It took 81 years for Congress to honor George Washington with a federal holiday on his birthday, the first honor ever accorded an American citizen by the federal government.  Abraham Lincoln’s birthday was never actually a federal holiday until it was combined with Washington’s into President’s Day in 1971.  Several states celebrated both holidays at least since Lincoln’s death in 1865, but those are generally the only Presidents recognized by state holidays, and all of them waited until after the President had left office to declare the holidays.

Welcome to Hope and Change, Hawaii style:

Senate President Colleen Hanabusa wants President Obama’s Aug. 4 birthday to be a state holiday, right up there with Martin Luther King Jr. Day, Prince Jonah Kūhiō Kalaniana’ole Day, King Kamehameha I Day and even Christmas.

State Rep. Della Au Belatti, D-25th (Tantalus, Makiki, McCully), would like the Jan. 20 date of Obama’s presidential inauguration to be forever known in the Islands as Barack Obama II Ohana Day.

And even Republican state Rep. Gene Ward, R-17th, (Kalama Valley, Queen’s Gate, Hawai’i Kai), hopes to turn 4,124 square feet of overgrown scrub land owned by the state Department of Transportation into President Barack Obama Birthplace State Park. …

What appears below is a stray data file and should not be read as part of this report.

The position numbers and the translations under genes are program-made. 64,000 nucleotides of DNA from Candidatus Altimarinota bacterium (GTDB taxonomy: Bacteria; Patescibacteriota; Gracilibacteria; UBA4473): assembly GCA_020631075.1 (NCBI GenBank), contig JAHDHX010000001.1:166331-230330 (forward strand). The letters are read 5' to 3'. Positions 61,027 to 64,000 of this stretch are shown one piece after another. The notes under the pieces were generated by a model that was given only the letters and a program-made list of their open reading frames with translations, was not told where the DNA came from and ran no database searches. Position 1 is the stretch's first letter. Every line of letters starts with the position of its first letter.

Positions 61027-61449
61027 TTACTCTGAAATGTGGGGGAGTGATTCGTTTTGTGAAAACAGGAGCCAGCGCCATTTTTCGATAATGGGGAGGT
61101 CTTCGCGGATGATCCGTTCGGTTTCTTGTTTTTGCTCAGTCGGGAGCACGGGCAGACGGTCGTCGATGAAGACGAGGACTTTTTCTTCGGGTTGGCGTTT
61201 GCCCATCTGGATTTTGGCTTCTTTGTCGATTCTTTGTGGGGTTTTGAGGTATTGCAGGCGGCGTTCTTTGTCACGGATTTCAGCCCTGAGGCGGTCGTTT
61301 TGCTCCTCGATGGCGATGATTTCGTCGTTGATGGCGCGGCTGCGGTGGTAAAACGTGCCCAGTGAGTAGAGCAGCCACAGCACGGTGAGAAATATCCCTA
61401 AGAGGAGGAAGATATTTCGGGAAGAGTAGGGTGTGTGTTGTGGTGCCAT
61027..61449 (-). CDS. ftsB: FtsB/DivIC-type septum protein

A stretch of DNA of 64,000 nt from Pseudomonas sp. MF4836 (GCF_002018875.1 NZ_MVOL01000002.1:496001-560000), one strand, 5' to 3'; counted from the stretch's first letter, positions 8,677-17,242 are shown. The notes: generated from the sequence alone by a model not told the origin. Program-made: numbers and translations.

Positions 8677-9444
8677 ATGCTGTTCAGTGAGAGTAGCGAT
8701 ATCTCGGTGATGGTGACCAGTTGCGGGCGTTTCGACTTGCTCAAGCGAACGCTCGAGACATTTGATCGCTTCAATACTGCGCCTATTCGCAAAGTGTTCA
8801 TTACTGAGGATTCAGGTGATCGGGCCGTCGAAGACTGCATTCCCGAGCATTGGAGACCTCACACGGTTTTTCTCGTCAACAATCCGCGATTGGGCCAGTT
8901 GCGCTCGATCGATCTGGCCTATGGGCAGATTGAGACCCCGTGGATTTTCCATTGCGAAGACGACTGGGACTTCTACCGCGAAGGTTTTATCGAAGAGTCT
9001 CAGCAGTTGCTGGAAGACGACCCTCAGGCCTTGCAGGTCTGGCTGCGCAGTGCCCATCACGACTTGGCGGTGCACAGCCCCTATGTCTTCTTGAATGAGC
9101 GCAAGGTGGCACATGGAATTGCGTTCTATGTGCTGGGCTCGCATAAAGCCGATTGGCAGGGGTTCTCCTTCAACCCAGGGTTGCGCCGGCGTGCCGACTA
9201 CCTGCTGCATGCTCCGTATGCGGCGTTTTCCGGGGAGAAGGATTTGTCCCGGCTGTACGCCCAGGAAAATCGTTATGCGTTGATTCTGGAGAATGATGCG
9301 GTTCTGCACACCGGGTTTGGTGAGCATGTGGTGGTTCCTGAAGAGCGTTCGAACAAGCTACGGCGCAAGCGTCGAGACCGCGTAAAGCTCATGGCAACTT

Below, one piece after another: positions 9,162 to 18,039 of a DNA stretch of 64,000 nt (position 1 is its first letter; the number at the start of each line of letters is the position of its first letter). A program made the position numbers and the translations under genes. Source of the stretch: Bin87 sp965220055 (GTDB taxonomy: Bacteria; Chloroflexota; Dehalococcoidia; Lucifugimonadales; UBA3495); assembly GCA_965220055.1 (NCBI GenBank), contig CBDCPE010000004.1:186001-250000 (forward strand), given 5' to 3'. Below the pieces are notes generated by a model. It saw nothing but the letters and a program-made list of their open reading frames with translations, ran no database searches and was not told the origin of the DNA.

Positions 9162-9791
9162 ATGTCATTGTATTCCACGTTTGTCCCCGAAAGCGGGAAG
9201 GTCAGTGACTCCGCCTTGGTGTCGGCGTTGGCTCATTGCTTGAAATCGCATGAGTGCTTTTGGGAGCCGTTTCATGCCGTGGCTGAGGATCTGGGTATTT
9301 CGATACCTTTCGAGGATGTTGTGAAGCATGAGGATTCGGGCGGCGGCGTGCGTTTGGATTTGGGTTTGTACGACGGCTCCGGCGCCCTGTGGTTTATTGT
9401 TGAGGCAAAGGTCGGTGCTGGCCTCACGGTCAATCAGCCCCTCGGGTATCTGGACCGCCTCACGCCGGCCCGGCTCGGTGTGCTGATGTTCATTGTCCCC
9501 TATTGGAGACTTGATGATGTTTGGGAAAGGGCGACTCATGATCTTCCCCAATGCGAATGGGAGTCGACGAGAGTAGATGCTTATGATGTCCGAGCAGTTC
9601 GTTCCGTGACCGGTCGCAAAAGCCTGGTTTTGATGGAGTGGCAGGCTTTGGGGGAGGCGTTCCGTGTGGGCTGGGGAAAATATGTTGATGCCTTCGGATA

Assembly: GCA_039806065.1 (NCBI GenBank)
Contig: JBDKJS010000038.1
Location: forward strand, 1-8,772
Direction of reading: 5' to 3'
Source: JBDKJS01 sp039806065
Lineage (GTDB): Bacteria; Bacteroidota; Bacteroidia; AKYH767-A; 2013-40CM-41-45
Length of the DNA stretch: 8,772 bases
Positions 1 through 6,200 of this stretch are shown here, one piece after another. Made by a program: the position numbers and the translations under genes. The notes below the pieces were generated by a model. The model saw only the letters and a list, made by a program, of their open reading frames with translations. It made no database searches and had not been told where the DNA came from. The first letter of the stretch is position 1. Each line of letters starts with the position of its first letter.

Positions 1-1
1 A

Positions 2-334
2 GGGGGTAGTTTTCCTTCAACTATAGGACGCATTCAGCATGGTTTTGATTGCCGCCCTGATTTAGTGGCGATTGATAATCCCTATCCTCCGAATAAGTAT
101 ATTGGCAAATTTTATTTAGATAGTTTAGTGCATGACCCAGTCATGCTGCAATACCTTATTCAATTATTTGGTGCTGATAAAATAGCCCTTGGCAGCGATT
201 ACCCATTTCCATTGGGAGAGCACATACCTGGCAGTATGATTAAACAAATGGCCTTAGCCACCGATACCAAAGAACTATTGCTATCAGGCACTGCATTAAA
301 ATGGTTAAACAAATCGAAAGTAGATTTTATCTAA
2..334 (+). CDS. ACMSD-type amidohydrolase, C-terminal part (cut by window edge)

“We’re all Americans first and then we’re Republicans and then we’re Democrats,” Ward said yesterday as he drove past the vacant parcel on his way into town from Hawai’i Kai. “It’s bare, except for two big HECO transformers and a big rock. It’s there just kind of growing weeds.”

The empty lot symbolizes the Obama presidency, then, which has been kind of bare after only one year in office.  Naming a state park after a native President at this stage is bad enough.  Why not wait a few years and see whether it’s worth it then?  Why the rush?

But designating a state holiday to honor a President involves more than just the cost of signage and some routine maintenance.  State holidays create massive labor costs for time off, and overtime for critical personnel.  More importantly, they exist to honor people of real accomplishment, whose actions reverberate through time and whose work provide reason for contemplation and honor.  What has Obama done to deserve that kind of recognition?  Win an election?

Au Bellatti has the right prescription for a bad idea.  If Hawaii really feels the need to suck up to its native son at this stage of his presidency, use an official but meaningless (and inexpensive) proclamation.  Even with that, the rush to canonize Obama as some sort of secular saint is not only ridiculous, but bordering on idolatry of the worst kind.  America does not need a Dear Leader.  It needs a leader who takes the job seriously and is held accountable for his actions.